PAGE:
My wish was granted. I’m probably a bad father for enjoying it so much.


Erin fell in the water, spun around, and clambered out again. She wasn’t upset, really. Shocked, yes. Very soaked. But she was very matter-of-fact about her escapade.

TRAVELING WITH KIDS TIP #14: Have a day bag handy with changes of clothes for the kids. You might think to yourself: “Of course they have a change of clothes! I brought a whole suitcase, didn’t I?” But those clothes don’t do any good back at the hotel, and you might be in unfamiliar territory when you need them.

We went back to our cousin’s house and Erin got cleaned up and changed. Adrian entertained himself by being a suburban scooter kid.


We spent the next day at the Children’s Museum of Phoenix. The first thing we did was sit around while Adrian made a little friend, and they bonded over said friend’s Octonaut toys.


Then we explored the museum. Adrian did some painting with his cousin.


And he did some crafting with his mom.


And he rode a tricylce around and through a tunnel set up like a carwash.


The kids ran through foam jungles and played in sized-down supermarkets and played with sand on light tables and slot cars and all manner else of children’s things.

And Erin tried to grow up. No motorcycles for you yet, kid.


Later that night, not really knowing what else to do for dinner, we went back to Peter Piper’s Pizza. Not the same one. Apparently, it’s a chain.

We headed west on the 10 out of Phoenix the next morning, and almost immediately hit traffic. Was it all the hipsters driving to Coachella?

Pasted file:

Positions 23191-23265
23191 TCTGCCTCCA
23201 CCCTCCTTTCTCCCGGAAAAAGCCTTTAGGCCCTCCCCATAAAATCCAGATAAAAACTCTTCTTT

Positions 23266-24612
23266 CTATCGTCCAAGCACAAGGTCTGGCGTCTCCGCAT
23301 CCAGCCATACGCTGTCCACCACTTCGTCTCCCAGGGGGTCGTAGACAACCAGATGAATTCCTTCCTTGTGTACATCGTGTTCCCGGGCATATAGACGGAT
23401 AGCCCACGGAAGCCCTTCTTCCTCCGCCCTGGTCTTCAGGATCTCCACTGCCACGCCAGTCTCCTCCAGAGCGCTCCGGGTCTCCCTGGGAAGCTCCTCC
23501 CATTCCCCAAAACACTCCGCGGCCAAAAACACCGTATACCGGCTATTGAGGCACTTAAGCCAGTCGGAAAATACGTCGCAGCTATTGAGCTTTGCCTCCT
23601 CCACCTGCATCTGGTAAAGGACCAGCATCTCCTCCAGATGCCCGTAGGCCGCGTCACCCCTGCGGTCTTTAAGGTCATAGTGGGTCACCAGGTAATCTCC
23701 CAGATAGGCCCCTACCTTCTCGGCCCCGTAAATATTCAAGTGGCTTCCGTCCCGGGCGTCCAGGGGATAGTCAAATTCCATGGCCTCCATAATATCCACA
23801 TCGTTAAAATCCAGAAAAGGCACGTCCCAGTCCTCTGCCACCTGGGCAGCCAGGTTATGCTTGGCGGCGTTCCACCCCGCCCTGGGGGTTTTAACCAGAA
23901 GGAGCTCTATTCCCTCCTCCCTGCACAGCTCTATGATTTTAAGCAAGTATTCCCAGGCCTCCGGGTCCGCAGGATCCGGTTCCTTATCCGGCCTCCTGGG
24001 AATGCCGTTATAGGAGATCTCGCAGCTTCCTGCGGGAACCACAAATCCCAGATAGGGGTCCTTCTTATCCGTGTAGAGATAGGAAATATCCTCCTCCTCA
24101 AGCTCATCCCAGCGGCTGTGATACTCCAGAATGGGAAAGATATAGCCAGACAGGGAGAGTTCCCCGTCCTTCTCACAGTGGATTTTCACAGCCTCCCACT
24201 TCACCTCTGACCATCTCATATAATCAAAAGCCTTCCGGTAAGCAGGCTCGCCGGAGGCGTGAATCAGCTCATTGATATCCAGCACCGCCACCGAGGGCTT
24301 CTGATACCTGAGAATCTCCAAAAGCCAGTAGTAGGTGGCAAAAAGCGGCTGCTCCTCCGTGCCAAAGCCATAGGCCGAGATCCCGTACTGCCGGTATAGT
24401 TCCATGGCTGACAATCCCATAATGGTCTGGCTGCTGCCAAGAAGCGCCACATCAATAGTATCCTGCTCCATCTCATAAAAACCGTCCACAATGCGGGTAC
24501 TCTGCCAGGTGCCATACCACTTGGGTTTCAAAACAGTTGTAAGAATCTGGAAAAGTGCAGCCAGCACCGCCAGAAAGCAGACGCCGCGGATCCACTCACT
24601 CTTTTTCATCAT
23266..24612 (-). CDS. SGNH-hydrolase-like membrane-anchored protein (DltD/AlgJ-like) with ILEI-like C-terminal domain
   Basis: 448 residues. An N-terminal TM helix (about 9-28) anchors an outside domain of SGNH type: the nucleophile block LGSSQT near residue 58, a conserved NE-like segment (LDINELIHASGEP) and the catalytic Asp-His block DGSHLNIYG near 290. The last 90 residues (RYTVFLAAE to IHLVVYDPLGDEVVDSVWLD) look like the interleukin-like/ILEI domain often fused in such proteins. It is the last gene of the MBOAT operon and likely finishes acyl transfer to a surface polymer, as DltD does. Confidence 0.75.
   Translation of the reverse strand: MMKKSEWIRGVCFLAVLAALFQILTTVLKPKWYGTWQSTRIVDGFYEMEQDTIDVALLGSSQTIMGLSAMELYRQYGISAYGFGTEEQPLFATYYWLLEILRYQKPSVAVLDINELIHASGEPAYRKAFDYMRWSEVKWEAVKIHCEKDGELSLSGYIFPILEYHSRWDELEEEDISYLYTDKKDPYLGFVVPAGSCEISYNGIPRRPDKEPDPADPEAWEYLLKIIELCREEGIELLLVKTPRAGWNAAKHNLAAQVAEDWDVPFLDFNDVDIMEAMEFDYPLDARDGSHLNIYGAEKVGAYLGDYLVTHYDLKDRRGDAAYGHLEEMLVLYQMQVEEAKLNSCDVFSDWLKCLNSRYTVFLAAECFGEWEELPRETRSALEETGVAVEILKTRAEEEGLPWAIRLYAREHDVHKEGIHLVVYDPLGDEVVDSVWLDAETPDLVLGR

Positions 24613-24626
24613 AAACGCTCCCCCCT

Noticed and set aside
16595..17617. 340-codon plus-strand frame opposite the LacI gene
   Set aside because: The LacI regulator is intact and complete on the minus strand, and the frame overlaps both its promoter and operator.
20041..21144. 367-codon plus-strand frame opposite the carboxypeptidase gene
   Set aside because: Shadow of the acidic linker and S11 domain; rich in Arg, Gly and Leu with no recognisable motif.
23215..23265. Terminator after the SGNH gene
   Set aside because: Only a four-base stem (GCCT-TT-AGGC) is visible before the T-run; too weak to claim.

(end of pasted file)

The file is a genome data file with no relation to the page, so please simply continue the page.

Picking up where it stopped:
No. About forty miles outside of Phoenix, a Fed Ex truck full of Zappos shoe boxes had been opened like a can of sardines by another truck. It was a sight. More impressive than the Grand Canyon, in some respects.


We burned a lot of time sitting in that traffic, but we didn’t really have a place to be. We could take advantage of the little stops along the way. For instance, once we hit California after lunch, we stopped at Cabazon to see the dinosaurs.


It’s the weirdest sort of road side attraction, and exactly what you need on a road trip: Dinosaurs, for no reason.


TRAVELING WITH KIDS TIP #15: Be cheesy. If you are bored and annoyed at little delights, your kids will be also. If you are enthusiastic about them, your kids will be also. Kids can have as much fun sitting in front of a fake dinosaur in the middle of nowhere as they do riding roller coasters. Kids enjoy everything, as long as you let them.



We were finally back in California, but our trip was not over. Next up, the icing on the cake: Disneyland.

Backpacking Dad’s Southwest Road Trip, Part 4: The Grand Canyon